The project is part of a 65-million-pound investment in 5G backed by the UK government, according to Ford and Vodafone, and would be among the first of its kind in Britain. The private 5G network at Ford's facility will replace older Wi-Fi networks and help speed up the production of EV components, according to the companies.
Vodafone shares offer one of the best dividend yields in the FTSE 100, which may mean they produce much better returns than the market's best Cash ISA.The post Forget the Cash ISA! I'd buy Vodafone shares to get rich appeared first on The Motley Fool UK.
(Bloomberg) -- Vodafone Group Plc has invited advisers to pitch for a role on the planned initial public offering of its European towers unit, which could raise more than 2 billion euros ($2.2 billion), people with knowledge of the matter said.The U.K. carrier asked potential underwriters to submit proposals next month, according to the people, who asked not to be identified because the information is private. It plans to list the business as soon as early 2021 and is considering seeking a valuation of 10 billion euros to 20 billion euros, the people said.Rothschild is helping manage the IPO preparations as financial adviser to Vodafone, according to the people. The role typically involves overseeing the selection of deal arrangers as well as making recommendations on other aspects of the listing.Telecom operators are increasingly seeking ways to extract value from their tower portfolios. Wireless infrastructure has been drawing interest from investors attracted to the steady, long-term nature of the assets. Vodafone’s listing could help revive the European IPO market, which is on track for the slowest first half since 2012, according to data compiled by Bloomberg.Vodafone is leaning toward Frankfurt as a listing venue, though no final decisions have been made, the people said. Deliberations are at an early stage, and the amount it ultimately raises will depend on market conditions and the percentage stake it sells in the offering, according to the people.Representatives for Vodafone and Rothschild declined to comment.Vodafone announced last year that it had plans to carve out its towers business and consider it for an IPO or minority stake sale. The new unit was expected to include about 61,700 masts in 10 countries, Vodafone said at the time, with operations likely to generate about 900 million euros of annual earnings before interest, tax, depreciation and amortization.London and Frankfurt are both strong contenders for a listing venue, Vodafone’s Chief Executive Officer Nick Read said on a May media call.(Updates with Rothschild response in sixth paragraph.)For more articles like this, please visit us at bloomberg.comSubscribe now to stay ahead with the most trusted business news source.©2020 Bloomberg L.P.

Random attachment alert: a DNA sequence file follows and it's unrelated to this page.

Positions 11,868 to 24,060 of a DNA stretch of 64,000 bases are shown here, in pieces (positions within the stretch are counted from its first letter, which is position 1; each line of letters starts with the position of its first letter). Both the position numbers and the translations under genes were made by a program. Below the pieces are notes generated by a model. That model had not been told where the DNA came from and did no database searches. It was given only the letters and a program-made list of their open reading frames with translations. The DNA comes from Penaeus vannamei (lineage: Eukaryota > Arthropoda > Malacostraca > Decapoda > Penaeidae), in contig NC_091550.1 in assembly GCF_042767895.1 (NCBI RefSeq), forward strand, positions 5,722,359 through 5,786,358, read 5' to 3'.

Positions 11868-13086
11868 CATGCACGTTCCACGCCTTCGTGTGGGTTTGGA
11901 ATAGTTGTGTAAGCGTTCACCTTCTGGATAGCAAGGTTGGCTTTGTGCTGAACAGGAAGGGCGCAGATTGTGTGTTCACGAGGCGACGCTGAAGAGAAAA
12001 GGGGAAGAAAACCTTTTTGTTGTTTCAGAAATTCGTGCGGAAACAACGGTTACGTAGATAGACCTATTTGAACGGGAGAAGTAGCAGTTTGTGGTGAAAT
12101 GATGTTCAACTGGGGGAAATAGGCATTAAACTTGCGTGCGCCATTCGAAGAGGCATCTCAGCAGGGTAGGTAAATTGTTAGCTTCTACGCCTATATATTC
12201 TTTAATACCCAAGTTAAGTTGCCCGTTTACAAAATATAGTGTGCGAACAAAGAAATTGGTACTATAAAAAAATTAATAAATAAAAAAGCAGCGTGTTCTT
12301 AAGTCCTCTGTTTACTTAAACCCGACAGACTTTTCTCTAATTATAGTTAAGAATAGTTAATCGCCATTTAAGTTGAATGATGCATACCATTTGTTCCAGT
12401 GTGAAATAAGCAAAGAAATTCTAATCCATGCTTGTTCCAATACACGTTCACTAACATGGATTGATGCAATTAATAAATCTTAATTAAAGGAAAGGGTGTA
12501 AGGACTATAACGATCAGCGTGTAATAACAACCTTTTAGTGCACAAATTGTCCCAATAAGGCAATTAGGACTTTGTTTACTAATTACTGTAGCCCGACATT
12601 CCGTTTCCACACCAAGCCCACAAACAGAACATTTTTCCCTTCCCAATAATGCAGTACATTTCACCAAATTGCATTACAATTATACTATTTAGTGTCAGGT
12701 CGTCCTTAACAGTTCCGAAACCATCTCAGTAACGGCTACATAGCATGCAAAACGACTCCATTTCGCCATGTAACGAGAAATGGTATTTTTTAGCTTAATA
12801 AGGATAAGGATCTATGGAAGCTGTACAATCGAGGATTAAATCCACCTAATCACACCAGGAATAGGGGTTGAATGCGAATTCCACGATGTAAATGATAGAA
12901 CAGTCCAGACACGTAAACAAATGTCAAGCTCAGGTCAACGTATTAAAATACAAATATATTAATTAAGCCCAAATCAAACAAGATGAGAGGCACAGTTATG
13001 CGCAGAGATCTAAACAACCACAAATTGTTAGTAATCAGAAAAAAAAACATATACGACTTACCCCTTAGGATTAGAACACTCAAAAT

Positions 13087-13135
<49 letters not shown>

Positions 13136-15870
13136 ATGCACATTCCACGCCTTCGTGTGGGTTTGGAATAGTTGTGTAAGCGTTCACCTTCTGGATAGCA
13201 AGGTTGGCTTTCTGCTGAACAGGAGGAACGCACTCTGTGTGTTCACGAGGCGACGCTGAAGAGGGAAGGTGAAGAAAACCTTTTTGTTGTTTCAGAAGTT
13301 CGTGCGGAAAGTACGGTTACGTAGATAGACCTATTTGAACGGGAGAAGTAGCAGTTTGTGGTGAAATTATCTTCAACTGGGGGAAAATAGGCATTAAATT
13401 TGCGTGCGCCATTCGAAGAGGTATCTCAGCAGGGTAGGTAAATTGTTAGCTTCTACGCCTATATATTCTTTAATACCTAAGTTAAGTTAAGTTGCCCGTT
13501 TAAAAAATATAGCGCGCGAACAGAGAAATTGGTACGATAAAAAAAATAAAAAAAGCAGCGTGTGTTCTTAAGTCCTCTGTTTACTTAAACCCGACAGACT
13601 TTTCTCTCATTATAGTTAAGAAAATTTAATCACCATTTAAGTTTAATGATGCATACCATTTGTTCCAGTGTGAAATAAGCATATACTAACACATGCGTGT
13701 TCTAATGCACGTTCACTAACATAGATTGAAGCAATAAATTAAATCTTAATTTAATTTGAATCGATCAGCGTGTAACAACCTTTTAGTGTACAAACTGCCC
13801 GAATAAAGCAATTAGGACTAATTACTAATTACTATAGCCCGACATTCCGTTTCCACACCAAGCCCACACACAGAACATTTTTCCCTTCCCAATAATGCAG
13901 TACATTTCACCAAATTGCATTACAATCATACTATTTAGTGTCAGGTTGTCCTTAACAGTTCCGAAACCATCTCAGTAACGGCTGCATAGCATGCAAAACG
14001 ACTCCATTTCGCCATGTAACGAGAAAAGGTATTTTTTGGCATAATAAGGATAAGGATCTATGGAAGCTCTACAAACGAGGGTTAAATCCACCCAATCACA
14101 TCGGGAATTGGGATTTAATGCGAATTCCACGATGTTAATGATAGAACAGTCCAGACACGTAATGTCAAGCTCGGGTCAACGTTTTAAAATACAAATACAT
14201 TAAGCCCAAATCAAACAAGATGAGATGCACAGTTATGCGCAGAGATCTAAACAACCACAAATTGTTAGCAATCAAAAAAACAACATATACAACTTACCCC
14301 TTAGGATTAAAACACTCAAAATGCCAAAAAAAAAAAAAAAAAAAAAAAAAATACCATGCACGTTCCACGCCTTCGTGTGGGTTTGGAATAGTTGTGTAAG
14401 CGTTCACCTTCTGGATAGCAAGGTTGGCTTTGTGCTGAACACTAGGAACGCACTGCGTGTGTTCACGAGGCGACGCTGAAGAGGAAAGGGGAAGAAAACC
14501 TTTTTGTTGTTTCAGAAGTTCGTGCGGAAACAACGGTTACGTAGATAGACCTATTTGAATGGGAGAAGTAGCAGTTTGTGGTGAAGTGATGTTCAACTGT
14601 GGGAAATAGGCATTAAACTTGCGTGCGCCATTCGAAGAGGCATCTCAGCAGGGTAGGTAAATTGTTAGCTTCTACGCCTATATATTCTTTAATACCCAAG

British security officials have told UK telecom operators to ensure they have adequate stockpiles of Huawei equipment due to fears that new U.S. sanctions will disrupt the Chinese firm's ability to maintain critical supplies, according to a letter seen by Reuters. Britain granted Huawei a limited role in its future 5G networks in January, but Prime Minister Boris Johnson has since come under renewed pressure from Washington and some lawmakers in his own party who say the company's equipment is a security risk. Huawei has repeatedly denied the allegations.